By Elford Alley. This is RETROGRADING, where we can never just stop.
THE FILM: The Proposition
THE TIME: 2005 featured a number of unique takes on the Western, such as Serenity, The Three Burials of Melquiades Estrada, and Brokeback Mountain. But it was John Hillcoat’s The Proposition, featuring a screenplay by Nick Cave and score by Warren Ellis, that would both capture the essence of the classic Western, while also undermining it with dark ruminations on the nature of man and God.
RECOLLECTIONS: Westerns as a rule are not historically accurate. In fact, the least accurate tend to be bright spots in the genre (such as The Good, The Bad, and The Ugly’s fudging of the American Civil War or Tombstone’s exaggerated shootout at OK Corral). However, The Proposition has been praised for its accurate portrayal of indigenous Australians (a rare instance of a film hiring representatives of a culture and then actually listening to their advice) and the grittiness of the Australian Outback.
This isn’t a film afraid to get dirty. Everyone is coated in sweat. They wear dusty, faded clothing. When watching a gory public execution, you see flies coating the often-stultified bystanders. You can also smell the foul odor that would have emanated from people in 19th dress baking in a hot, dry environment like the Outback. In fact, the only two characters who don’t look they went six weeks without a bath, Martha Stanley and Eden Fletcher, are portrayed as people who simply don’t belong in this world. Throughout the film, attempts at civility and maintaining polite society often lead directly to bloodshed and horror. In this world, director John Hillcoat shows us only the cruel can thrive.
The Proposition is Nick Cave’ first major screenplay and second collaboration with Hillcoat. They create a pared-down and uncompromising take on Westerns, while treating fans to a world that hasn’t been explored much in the genre, 19th century Australia. As with all great genre films, the plot is simple: After the Burns gang robs, rapes, and murders a local family, two members are captured. One brother is the simple (and likely innocent) 19-year-old Mike Burns. His older brother, Charlie Burns, is given a task by the town’s Captain: kill the eldest Burns brother in nine days or Mike hangs. But this proposition soon threatens to destroy the small town, burning away the veneer of a safe haven the Captain hoped he could foster for his wife, Martha.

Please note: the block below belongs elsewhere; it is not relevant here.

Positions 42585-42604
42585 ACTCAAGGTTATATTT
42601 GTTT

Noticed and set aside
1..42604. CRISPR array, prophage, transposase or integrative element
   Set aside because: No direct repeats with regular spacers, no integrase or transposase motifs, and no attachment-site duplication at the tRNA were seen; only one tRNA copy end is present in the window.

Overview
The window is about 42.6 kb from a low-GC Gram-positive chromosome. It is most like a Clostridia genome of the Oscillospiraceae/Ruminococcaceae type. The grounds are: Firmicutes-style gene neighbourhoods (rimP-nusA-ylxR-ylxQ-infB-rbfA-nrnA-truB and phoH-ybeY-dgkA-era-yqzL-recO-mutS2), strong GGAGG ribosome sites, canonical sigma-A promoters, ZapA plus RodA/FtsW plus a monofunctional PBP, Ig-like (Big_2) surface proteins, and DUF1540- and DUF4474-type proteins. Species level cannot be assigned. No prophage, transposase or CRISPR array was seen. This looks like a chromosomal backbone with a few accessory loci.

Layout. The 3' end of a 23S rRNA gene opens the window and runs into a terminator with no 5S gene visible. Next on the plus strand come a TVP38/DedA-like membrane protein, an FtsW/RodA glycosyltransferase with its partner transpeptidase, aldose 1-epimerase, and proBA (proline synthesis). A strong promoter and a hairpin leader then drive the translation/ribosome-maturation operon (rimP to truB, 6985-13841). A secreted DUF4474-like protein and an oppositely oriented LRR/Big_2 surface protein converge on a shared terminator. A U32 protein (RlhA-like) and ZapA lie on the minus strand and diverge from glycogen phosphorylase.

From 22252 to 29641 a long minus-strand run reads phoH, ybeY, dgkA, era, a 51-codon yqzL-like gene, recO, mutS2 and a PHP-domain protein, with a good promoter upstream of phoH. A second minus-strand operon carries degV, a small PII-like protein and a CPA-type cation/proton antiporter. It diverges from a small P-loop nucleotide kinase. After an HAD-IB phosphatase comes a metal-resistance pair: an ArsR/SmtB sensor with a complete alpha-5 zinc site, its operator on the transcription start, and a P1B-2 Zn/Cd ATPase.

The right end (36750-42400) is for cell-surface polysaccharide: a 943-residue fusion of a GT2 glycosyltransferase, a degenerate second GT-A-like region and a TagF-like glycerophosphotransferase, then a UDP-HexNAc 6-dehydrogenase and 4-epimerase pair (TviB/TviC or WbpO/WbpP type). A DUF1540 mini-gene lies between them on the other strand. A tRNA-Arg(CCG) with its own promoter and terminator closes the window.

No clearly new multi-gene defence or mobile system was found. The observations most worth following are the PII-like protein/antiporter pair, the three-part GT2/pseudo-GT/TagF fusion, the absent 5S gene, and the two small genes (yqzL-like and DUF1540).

THE DIRECTOR: Few directors are so adept at painting a bleak, apocalyptic landscape as John Hillcoat. (His credits include The Road, Triple 9, and the underrated film Lawless, also written by Cave.) As he would on Lawless, he collaborated with not only Nick Cave, but musician Warren Ellis, who crafts a mournful and melodic score (as he would with another 21st century western classic, The Assassination of Jesse James by the Coward Robert Ford). Hillcoat embraces landscapes, revealing characters as tiny figures struggling through a vast and hostile world, whether found in the past or the uncertain future. They struggle with creating the world they want to live in while being forced to adapt to a much crueler reality.
THE CAST: Captain Stanley (Ray Winstone) gives Charlie Burns (Guy Pearce) the aforementioned proposition. Winstone crafts a truly tragic character, a man using cold logic to obtain an admirable goal: create a civilized Australian settlement to inhabit with his wife, Martha Stanley (Emily Watson). Watson nails her character’s frailty and false bravado as she loses friends to the Burns’ gang, glimpses the reality of revenge via a public flogging, and watches helplessly as evil literally invades her home. Unhappy with the deal he struck with the Burns gang, Winstone’s character becomes the target of vengeful townspeople, encouraged by his cruel and obtuse boss, Eden Fletcher (David Wenham).
Pearce’s Charlie is a weary protagonist, a man trying to do right by his younger brother Mike (Richard Wilson). He speaks very infrequently, but Pearce gives Charlie a weight to each line. Arthur Burns (Danny Huston) brings the appropriate amount of sleaze as a verbose psychopath and patriarch of the Burns clan. The film also features John Hurt as a cynical bounty hunter named Jellon Lamb, intent on bringing in the Burns gang. Acclaimed indigenous Australian actors David Gulpilil and Tom E. Lewis appear as Jacko and Two Bob. Lewis would later praise the steps the filmmakers took to ensure his culture was portrayed accurately.
NOSTALGIA-FEST OR REPRESSED NIGHTMARE? Nostalgia-Fest. The Proposition remains the strongest of the three collaborations from John Hillcoat, Nick Cave, and Warren Ellis. A timeless entry into the Western genre.
RETROGRADE: 7 out of 10